Historical information

1996 Nillumbik Art in Public Places Award (installed late 1997). A biennial program that ceased in 2007. The program commissioned artists to make and install public art in various sites around the Shire. Award judges that year were Tony Trembath and artist Peter D. Cole. Susie Kumar has a Bachelor of Landscape Architecture degree from RMIT and Naomi Kumar has a Bachelor of Fine Art in photography degree from VCA.

Significance

The Kumar sisters designed the sixty meter gently curving bench in response to the topography of the site, Conventry Oval. The sculpture is designed to describe the boundary between the formal oval and the natural creek bank and a considered relationship to the bike track and the river. It forms a link between the activities and aesthetics of its environment. The work is a comical interpretation of the utilitarian public bench. From a distance the bright red runners (the colour of the local football team's stripe) appear to float about the surrounding green. One end of the work is straight and finished. The other remains 'unfinished' hence allowing for the concept of unlimited extension. The 'legs' (steel hurdles) are arranged with a sense of movement and rhythm in sympathy with the activities happening around the work and with the stands of trees in he background. 'Benchmark' also serves as a functional purpose; providing a choice of places to sit to watch action on the oval.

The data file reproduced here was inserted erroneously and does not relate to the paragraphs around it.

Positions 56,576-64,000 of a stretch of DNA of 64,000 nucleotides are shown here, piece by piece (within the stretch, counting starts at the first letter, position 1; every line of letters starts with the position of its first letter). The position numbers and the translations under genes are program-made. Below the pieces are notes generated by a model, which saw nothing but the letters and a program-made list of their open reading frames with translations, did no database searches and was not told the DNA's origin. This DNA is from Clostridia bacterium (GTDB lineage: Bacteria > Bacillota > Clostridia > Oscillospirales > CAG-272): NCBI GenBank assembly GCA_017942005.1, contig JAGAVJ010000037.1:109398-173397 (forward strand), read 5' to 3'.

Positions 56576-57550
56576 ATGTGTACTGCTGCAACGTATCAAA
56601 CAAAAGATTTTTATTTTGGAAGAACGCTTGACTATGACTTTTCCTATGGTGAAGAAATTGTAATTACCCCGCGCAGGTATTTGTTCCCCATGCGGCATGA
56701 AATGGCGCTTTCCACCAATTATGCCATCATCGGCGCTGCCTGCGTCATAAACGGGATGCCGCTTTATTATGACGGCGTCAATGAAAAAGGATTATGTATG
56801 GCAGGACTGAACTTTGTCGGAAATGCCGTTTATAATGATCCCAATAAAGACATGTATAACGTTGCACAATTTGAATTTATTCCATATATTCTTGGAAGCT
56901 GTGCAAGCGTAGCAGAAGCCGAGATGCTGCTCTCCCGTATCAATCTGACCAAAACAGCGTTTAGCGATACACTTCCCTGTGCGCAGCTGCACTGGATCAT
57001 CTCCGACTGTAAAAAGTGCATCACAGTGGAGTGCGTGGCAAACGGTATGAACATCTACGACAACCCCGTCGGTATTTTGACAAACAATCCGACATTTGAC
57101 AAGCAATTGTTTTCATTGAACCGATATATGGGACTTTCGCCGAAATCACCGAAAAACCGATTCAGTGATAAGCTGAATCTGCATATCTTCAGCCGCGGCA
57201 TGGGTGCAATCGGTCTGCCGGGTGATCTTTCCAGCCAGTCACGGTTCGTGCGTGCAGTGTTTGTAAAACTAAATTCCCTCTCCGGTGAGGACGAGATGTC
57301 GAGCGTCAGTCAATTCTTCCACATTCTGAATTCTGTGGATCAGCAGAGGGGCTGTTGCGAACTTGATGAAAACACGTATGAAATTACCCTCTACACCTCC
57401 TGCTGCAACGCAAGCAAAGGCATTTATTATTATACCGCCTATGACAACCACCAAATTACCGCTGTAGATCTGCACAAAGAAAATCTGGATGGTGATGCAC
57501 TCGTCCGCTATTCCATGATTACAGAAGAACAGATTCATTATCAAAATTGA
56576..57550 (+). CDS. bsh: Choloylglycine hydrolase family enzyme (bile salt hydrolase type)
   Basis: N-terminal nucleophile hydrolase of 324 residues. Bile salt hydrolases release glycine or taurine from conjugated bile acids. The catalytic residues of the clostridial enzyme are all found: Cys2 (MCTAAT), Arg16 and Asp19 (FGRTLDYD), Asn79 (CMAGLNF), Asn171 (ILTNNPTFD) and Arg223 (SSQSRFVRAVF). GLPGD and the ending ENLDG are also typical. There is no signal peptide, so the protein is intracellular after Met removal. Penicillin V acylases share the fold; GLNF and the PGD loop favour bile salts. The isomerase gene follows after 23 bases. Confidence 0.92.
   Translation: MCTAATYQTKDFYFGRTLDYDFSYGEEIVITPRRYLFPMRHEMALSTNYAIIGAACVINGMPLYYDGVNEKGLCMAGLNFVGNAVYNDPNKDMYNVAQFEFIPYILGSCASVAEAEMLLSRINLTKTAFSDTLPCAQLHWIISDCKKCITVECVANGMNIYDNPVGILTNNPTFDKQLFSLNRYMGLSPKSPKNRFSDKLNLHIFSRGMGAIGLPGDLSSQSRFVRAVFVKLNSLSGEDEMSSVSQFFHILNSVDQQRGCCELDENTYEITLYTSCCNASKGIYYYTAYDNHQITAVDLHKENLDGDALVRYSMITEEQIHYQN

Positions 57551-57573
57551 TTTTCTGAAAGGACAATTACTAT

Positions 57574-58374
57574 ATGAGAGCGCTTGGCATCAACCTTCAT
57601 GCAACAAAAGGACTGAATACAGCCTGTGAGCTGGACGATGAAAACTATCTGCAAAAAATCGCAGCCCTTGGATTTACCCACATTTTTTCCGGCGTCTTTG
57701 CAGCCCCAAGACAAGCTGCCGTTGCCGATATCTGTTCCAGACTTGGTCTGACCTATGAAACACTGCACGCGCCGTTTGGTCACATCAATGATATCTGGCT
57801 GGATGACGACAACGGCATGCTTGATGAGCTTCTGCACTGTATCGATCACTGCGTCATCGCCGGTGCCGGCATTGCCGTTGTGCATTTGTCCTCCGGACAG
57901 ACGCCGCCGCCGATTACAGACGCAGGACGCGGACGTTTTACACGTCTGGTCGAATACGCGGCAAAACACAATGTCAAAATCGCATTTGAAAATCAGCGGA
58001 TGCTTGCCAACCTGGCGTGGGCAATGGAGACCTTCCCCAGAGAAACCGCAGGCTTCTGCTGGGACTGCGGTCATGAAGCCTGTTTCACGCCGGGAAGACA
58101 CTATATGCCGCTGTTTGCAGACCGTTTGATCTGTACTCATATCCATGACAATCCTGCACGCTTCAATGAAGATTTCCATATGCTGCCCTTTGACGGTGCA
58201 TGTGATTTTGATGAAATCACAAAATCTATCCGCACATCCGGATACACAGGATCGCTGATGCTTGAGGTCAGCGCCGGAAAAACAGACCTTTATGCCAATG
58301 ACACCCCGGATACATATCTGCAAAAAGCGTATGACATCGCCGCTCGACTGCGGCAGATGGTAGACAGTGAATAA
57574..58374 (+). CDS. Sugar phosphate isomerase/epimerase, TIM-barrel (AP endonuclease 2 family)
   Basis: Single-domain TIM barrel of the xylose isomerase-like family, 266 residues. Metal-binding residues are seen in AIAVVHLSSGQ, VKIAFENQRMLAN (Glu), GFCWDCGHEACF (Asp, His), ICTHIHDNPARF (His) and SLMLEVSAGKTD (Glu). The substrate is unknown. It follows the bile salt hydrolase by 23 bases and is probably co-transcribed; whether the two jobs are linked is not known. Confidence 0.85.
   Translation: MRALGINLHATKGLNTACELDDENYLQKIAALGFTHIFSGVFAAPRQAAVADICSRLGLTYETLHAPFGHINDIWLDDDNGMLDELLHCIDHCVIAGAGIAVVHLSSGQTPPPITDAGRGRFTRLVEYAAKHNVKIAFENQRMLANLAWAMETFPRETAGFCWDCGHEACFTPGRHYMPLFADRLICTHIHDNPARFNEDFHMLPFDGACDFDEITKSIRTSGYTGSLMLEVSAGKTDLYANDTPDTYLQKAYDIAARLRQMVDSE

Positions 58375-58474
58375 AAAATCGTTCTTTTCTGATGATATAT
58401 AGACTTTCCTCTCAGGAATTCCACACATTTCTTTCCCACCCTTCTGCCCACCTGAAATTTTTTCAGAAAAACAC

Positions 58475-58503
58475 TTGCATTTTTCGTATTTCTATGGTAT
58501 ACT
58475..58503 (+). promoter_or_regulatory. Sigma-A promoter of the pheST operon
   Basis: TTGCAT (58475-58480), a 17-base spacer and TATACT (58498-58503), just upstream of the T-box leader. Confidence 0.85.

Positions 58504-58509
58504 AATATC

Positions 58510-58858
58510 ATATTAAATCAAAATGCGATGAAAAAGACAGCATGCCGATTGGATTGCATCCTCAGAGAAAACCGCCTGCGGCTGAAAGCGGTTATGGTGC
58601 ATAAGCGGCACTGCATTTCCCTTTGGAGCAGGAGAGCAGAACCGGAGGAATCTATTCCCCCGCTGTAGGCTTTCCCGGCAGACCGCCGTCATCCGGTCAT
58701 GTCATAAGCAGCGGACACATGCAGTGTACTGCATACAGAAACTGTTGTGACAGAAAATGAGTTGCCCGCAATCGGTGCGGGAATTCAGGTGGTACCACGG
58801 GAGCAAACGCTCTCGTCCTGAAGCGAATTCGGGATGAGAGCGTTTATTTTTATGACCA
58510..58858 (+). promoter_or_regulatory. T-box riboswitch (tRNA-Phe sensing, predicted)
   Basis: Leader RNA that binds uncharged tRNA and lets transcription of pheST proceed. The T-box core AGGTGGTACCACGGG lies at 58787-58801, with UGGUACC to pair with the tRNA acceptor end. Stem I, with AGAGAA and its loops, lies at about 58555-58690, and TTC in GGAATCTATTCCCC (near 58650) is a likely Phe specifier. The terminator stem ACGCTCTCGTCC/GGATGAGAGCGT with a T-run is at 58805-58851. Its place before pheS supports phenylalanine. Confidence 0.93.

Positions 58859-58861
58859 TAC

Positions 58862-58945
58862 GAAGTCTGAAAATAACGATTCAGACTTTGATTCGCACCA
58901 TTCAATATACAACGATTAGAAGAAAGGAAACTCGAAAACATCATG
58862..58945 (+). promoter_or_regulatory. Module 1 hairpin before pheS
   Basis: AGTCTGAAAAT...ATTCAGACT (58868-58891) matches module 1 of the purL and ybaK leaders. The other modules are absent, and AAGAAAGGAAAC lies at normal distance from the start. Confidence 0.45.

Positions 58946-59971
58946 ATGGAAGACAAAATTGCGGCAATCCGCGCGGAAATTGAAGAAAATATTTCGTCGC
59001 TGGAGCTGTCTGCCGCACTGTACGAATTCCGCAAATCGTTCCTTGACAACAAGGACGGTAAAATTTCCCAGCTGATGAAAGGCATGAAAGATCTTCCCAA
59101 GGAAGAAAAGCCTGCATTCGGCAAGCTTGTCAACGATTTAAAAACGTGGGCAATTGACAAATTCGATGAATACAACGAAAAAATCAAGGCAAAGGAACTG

Physical description

Stainless steel, timber (Victorian Ash) and red enamel paint. Sixty meter long red bench that gently curves in response to Conventry Oval. Bolted on top of evenly spaced stainless steel hurdles, four rows of timber runners are joined to provide unbroken continuous lengths. The bench stands on a framed bed of crushed rock (Lilydale topping).

Inscriptions & markings

N/A